I was beginning to hurt now but, as I passed 3km to go, drew strength from the knowledge that there was less than the equivalent of 1 lap of Safa Park to go. And I smiled to myself when offered Gatorade with 2km to go. With only water on the course prior to this point it seemed a little late for an energy drink!
Despite the sting in the tail provided by an uphill section in the last kilometre the euphoria of approaching the finish line kicked in, assisted by the support from the growing crowds now lining the course. Although the road was busy with runners in the shorter distance events, the crowd seemed to recognise that the colour of my number indicated an Ultramarathon competitor.
As I crossed the line the clock showed that I was almost 2 minutes inside of my revised target of 3hr 50m, so I was extremely happy with my run. And also of my position of 11th overall.
After treating myself to a brief sit down and a drink I tried to find a vantage point to see the finish of the ladies’ race which shouldn’t be far behind. Could Naomi snatch victory from the German late in the race? I was sure she could although was glad that they don’t have penalty shoot outs in this sport!!
With the clock showing 4hr 4min the noise of the crowd at the entrance to the finish area rose and I watched the corner in anxious anticipation of the leader appearing in a Creek Striders vest. But I was to be dazzled again and somewhat gob smacked when it was neither the blue of DCS or the black of the German girl’s vest that came around the corner. Victory went to the girl in the Mirdiff Milers vest as Sara cruised over the finish line to take the $2000 first prize.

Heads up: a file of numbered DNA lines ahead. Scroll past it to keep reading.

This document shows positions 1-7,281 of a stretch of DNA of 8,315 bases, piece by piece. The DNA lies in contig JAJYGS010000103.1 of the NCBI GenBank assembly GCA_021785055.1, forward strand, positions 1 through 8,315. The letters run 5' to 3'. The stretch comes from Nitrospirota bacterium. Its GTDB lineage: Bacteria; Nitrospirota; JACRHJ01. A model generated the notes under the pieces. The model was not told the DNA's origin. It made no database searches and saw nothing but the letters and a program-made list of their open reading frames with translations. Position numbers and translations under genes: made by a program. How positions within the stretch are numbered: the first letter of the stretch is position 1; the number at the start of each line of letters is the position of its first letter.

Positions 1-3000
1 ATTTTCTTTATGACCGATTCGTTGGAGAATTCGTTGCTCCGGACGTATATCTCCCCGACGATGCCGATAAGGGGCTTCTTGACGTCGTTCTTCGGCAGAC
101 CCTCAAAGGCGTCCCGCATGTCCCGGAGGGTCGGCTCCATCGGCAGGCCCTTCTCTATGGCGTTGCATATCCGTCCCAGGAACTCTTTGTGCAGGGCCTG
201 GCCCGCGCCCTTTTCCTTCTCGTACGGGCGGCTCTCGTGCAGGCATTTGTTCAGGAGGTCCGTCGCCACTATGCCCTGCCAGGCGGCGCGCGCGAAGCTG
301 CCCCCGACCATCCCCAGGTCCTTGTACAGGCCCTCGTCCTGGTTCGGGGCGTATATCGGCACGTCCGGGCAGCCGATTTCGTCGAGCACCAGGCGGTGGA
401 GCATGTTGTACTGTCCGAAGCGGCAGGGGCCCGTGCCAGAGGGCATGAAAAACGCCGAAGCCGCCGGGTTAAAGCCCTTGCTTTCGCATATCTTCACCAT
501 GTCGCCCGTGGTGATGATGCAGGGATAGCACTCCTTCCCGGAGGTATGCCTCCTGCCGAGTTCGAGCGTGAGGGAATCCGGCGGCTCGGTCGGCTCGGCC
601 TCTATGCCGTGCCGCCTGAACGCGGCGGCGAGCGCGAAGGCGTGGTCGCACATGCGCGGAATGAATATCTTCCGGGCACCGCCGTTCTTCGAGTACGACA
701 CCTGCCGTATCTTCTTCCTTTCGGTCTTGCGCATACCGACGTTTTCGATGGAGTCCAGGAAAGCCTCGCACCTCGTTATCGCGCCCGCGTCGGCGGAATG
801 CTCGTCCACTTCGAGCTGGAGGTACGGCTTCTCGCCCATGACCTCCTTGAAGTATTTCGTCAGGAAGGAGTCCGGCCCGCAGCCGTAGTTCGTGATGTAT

The look on her face was priceless and her words unrepeatable on a family show when she was told she’d won. She had no idea and still wasn’t convinced until a couple of hours later when she had the trophy and the cash in her hands. Naomi was less than a minute behind and took second place to give the Dubai based British ladies a fantastic double. The German girl jogged in 7 mins later in third place.
A dip in the dead sea to cool off was followed by some very welcome cold beers whilst we awaited the prize giving ceremony. When it eventually came it was, like many other aspects of the race, quite surreal.
A team of serious looking, machine gun wielding, police provided very robust security and prevented anyone who wasn’t a designated VIP or official press entering the area. Even our first and second placed ladies weren’t allowed in until their names were called! And the fact that it was all conducted in Arabic added to the confusion about what on earth was going on.
Eventually Sara had her victory confirmed though and the girls were invited onto the podium to collect their bounties.
Congratulations to the other Dubai runners who I haven’t already mentioned: Chris Little in the 50k, Tony Maguire in the Marathon, Natalie Van Cleave in the Half Marathon and Tom Connor in the 10k. Unfortunately I don’t have your times or positions as, at the time of writing, the full results aren’t yet available.
All in all a great day and, although there is scope for a few minor improvements in organisation, it’s a great and unique event and we were made to feel very welcome by the Jordanians throughout the weekend.
If you’ve ever considered giving it a go, or are inspired by the above, do so – you wont regret it! I’ll just give you three tips to consider:
Do some downhill training
Take good anti-chaffing precautions before the race – the dead sea is VERY VERY salty
Incorporate a trip to Petra into your itinerary but BEFORE race day – there are 850 steps up to the monastery; painful with post Ultra quads!
There are choices of 50km, marathon, half marathon, 10km and 4.2km. More information can be found at http://www.deadseamarathon.com/
Andy Brooks April 2009